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MILO 106 ~ POLAND ~ Jazz-World Fusion

Recorded: 2003 Released: 2003

This is the second album by Polish ensemble Drum FreaksFind albums by this artist founded and led by Milo KurtisFind albums by this artist, a multi-instrumentalist / composer of Greek origin living in Poland. Kurtis is a prominent figure on the local scene, having been involved with many legendary local groups, like OssianFind albums by this artist (a.k.a. OsjanFind albums by this artist), MaanamFind albums by this artist and others. A versatile musician and a charismatic personality, Kurtis performed in such diverse musical fields as Folklore, World Music, Reggae and Free Jazz. On this album the lineup includes, apart from the leader, guitarist Janusz Yanina IwanskiFind albums by this artist, keyboardist Piotr IwickiFind albums by this artist, saxophonist / flautist Mateusz PospieszalskiFind albums by this artist and percussionist Joannis KurtisFind albums by this artist. Ex-JamiroquaiFind albums by this artist player Wallis BuchananFind albums by this artist appears as a guest playing didgeridoo. The album includes eight original compositions by the leader and other members of the band, including Buchanan, all of which were recorded live at the St. John´s Church in the Northern port city of Gdansk.

The music is an amalgam of melodic World Music from many different sources, but most significantly from the Mediterranean, ornamented by improvised Jazz oriented solos. As far as the Polish scene is concerned, this is definitely an unusual phenomenon, although Kurtis was involved in somewhat similar projects earlier, albeit in more meditative and experimental form. The overall atmosphere is serene and even lyrical at times, but successfully maintains an element of development and interest, unlike many similar projects, which quickly cross over into mediocre Muzak.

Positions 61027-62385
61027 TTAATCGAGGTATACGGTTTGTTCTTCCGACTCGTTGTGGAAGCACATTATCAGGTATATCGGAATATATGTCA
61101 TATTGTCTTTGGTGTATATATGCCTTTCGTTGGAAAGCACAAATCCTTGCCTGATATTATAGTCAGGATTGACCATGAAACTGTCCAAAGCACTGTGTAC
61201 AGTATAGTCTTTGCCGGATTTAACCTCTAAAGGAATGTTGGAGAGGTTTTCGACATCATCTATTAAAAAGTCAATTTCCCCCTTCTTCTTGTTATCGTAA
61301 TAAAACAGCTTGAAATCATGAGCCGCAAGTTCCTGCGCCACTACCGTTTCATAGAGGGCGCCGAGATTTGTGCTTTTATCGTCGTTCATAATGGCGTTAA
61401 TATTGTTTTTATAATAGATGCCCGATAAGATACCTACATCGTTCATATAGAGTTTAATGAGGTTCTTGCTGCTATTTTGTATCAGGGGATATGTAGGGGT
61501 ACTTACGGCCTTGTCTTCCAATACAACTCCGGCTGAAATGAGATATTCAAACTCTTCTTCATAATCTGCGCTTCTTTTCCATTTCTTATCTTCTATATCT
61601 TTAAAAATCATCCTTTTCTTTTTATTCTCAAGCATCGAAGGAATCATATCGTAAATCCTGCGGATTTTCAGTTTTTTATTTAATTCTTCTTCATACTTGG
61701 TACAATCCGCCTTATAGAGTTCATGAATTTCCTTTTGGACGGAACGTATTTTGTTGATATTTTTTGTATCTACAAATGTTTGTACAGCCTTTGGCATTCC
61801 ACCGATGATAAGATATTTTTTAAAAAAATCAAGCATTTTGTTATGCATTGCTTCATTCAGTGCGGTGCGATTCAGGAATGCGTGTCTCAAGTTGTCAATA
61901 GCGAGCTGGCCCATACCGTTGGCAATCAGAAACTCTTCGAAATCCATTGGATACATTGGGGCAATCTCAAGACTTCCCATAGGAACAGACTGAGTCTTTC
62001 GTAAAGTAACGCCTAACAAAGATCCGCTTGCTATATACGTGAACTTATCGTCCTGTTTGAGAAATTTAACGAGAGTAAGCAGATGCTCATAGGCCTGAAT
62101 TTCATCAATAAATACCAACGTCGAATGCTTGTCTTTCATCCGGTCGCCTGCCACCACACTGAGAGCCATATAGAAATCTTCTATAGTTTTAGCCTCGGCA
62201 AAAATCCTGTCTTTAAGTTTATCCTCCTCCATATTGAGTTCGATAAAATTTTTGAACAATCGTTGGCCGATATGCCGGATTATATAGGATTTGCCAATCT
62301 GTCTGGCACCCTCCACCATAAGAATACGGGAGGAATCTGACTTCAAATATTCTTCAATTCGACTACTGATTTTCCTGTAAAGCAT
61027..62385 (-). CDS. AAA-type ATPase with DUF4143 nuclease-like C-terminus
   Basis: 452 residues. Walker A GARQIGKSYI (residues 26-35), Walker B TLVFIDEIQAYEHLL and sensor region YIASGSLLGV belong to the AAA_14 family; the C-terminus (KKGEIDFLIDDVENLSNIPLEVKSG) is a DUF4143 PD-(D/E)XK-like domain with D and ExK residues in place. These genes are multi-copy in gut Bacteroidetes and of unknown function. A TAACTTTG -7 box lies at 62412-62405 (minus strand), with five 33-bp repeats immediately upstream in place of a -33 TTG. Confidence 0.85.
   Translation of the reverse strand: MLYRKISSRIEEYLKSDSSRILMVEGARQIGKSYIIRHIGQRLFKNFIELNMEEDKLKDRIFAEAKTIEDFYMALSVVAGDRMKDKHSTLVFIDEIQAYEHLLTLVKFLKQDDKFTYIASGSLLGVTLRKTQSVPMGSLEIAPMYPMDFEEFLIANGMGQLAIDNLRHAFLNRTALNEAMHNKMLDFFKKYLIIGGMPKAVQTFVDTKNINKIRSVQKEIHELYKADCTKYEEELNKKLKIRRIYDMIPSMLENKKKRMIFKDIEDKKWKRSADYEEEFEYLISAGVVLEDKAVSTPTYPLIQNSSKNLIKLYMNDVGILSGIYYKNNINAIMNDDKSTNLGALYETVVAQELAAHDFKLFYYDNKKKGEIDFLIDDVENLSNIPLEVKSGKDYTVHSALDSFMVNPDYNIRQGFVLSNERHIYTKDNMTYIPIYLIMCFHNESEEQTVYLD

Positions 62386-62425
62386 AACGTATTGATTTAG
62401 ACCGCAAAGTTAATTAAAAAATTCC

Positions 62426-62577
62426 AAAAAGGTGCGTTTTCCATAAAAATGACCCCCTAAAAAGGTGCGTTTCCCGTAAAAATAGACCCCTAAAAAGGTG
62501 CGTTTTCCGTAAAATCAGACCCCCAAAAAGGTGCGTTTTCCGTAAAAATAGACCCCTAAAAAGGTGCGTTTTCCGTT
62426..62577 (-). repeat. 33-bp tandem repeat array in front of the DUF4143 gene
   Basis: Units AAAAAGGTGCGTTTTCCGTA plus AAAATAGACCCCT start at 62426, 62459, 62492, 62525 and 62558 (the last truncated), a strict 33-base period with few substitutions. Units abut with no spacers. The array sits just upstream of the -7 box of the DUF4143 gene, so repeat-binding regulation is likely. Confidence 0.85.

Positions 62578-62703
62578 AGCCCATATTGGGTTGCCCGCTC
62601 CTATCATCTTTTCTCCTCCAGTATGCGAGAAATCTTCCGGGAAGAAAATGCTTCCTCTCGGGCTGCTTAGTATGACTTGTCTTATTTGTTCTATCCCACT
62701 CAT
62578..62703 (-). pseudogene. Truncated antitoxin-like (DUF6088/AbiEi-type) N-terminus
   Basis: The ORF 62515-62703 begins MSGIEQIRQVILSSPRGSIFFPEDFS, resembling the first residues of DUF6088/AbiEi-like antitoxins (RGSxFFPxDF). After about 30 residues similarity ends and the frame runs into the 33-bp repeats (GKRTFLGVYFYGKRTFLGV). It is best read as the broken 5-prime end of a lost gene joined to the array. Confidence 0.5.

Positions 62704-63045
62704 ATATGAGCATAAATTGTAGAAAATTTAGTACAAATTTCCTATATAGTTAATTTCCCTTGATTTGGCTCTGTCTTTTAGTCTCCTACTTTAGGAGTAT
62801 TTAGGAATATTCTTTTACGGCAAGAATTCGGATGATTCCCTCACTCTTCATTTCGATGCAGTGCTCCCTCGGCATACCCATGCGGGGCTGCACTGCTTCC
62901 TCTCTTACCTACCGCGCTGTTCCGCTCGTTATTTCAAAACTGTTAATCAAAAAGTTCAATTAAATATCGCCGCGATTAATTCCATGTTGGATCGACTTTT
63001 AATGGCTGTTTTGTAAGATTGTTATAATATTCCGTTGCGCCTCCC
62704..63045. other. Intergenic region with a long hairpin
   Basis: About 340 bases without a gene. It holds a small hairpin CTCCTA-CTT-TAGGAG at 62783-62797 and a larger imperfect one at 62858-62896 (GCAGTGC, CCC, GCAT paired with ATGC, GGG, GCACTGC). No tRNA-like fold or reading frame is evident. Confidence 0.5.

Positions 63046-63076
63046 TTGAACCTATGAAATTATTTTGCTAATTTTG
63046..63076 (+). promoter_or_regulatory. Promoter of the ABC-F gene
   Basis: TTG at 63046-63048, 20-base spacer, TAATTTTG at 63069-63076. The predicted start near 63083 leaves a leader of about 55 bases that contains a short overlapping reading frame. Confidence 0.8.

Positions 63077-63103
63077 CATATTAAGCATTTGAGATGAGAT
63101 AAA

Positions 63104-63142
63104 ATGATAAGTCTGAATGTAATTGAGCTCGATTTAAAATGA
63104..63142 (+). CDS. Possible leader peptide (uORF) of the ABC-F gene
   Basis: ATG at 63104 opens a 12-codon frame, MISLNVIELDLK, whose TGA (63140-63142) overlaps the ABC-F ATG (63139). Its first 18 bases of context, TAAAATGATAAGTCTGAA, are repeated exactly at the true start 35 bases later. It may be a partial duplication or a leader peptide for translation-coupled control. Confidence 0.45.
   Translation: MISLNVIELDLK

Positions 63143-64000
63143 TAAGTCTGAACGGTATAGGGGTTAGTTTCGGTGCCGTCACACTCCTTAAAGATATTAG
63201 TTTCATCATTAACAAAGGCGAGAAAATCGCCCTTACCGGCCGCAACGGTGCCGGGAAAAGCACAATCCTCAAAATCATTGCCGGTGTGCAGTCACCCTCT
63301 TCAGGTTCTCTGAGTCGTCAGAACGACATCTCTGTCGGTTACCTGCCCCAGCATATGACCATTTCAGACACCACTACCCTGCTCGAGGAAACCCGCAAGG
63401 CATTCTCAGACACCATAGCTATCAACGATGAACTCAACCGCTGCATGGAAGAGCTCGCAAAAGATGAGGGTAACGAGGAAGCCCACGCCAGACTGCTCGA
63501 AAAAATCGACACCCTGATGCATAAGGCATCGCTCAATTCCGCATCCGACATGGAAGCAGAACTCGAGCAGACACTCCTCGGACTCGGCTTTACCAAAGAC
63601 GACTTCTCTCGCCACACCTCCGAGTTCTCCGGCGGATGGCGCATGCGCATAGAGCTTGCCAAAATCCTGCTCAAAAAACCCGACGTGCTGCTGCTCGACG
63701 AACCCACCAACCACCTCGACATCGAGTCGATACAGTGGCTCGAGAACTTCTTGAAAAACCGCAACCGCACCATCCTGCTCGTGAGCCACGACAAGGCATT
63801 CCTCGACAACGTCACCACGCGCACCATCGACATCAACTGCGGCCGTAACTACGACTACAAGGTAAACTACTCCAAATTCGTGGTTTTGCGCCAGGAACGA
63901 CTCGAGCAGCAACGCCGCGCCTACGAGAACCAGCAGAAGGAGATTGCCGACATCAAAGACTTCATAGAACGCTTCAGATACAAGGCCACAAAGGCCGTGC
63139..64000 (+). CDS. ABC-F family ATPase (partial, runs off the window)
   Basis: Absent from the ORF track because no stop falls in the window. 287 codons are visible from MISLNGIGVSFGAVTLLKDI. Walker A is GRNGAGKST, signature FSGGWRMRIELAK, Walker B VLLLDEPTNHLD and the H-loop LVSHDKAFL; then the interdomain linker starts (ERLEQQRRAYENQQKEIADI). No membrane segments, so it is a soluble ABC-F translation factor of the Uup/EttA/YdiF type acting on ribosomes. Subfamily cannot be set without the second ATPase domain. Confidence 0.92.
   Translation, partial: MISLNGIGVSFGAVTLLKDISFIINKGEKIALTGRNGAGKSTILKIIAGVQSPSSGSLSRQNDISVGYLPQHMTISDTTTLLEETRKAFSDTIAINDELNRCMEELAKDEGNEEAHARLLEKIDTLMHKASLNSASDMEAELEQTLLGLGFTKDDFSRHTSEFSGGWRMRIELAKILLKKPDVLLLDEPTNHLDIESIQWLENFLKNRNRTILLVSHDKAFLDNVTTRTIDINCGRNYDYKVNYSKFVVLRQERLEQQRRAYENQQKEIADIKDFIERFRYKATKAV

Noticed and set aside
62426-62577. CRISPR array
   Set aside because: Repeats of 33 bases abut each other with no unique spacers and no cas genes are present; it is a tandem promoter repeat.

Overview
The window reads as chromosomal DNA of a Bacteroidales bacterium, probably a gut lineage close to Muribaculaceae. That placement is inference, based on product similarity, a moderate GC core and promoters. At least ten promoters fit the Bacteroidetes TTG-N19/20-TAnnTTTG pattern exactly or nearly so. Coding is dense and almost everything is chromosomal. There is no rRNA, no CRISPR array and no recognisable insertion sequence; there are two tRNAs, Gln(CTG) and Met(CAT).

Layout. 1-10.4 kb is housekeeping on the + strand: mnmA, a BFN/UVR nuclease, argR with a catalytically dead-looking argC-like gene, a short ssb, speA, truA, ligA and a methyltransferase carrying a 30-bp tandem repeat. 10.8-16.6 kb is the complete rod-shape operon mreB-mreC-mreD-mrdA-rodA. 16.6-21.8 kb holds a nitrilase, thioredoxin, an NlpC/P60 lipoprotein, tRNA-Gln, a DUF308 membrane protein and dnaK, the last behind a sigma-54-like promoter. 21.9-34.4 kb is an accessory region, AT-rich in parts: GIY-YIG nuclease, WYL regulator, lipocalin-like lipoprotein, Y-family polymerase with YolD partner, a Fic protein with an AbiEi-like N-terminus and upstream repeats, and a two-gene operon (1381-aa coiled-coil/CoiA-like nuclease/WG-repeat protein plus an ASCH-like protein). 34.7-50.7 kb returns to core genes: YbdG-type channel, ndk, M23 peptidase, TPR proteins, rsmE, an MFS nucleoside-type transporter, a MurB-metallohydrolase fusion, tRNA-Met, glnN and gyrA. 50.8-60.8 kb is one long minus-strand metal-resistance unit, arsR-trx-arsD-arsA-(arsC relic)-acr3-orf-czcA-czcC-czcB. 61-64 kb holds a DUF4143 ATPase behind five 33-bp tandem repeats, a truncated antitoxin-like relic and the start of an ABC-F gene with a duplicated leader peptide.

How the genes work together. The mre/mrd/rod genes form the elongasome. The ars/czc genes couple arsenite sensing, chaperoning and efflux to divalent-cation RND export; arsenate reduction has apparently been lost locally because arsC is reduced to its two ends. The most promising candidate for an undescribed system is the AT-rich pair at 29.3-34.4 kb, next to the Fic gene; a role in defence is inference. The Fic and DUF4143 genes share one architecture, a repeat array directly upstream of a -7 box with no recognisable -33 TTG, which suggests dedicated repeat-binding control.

Kurtis, who is a deeply spiritual person (I had the pleasure to meet him during my production of "The Book Of JobFind albums with this title" album in which he took part), manages skillfully to avoid the populism often involved with Western musicians performing World Music originating from non-Western sources. The music herein offers an opportunity to the musician to cooperate rather than compete, with little show-off and modern-times rush into the unknown. As Kurtis himself describes it, this is "early morning" music, which sounds best before out minds get clotted by the infernal noise that surrounds us all in today´s world. For me it also sounds great late at night, when I try to wash out (mentally at least) the day´s pressures. But I suppose that every listener will be able to find a proper moment for this music, as suitable to their souls.

Listeners, who like Jazz-World Fusion excursions, should definitely try this album out as soon as possible, as it is one of the nicest pieces of that type that I happened to stumble upon. Considering that many Jazz-World Fusion albums are quite kitschy, this one is a gem!
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